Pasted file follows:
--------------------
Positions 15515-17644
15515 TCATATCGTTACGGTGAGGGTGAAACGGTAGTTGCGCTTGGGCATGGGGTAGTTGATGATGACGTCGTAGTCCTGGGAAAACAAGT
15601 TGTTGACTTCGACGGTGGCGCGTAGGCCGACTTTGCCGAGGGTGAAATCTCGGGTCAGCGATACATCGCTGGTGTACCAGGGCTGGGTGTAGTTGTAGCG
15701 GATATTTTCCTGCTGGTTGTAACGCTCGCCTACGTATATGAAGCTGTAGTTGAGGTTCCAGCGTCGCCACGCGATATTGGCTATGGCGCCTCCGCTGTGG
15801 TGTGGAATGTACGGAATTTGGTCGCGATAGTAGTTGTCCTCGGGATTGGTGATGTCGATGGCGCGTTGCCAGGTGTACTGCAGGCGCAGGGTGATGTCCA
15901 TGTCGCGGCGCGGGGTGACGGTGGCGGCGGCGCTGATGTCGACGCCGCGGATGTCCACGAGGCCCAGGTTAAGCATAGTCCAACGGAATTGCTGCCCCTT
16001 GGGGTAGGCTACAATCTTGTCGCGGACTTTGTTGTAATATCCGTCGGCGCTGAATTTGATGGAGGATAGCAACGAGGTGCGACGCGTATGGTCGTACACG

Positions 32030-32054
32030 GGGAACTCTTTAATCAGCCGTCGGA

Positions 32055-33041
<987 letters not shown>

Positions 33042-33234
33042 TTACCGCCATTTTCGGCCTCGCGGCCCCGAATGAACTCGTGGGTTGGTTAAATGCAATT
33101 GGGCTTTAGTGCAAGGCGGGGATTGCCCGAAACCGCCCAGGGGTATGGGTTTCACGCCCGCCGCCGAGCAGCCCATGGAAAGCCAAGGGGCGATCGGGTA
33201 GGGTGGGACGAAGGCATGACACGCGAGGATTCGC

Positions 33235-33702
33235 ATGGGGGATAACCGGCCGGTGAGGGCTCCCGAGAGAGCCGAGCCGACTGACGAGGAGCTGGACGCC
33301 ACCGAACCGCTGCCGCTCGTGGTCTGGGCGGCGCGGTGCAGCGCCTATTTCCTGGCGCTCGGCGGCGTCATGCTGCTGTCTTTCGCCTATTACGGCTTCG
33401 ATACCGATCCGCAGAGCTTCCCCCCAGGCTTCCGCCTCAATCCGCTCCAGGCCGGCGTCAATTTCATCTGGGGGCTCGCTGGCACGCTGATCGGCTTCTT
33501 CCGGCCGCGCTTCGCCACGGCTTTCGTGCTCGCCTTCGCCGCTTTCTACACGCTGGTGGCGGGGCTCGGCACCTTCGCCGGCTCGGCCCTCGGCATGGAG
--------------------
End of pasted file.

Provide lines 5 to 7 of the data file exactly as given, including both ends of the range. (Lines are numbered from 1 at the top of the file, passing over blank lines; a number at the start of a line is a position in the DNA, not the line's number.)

15801 TGTGGAATGTACGGAATTTGGTCGCGATAGTAGTTGTCCTCGGGATTGGTGATGTCGATGGCGCGTTGCCAGGTGTACTGCAGGCGCAGGGTGATGTCCA
15901 TGTCGCGGCGCGGGGTGACGGTGGCGGCGGCGCTGATGTCGACGCCGCGGATGTCCACGAGGCCCAGGTTAAGCATAGTCCAACGGAATTGCTGCCCCTT
16001 GGGGTAGGCTACAATCTTGTCGCGGACTTTGTTGTAATATCCGTCGGCGCTGAATTTGATGGAGGATAGCAACGAGGTGCGACGCGTATGGTCGTACACG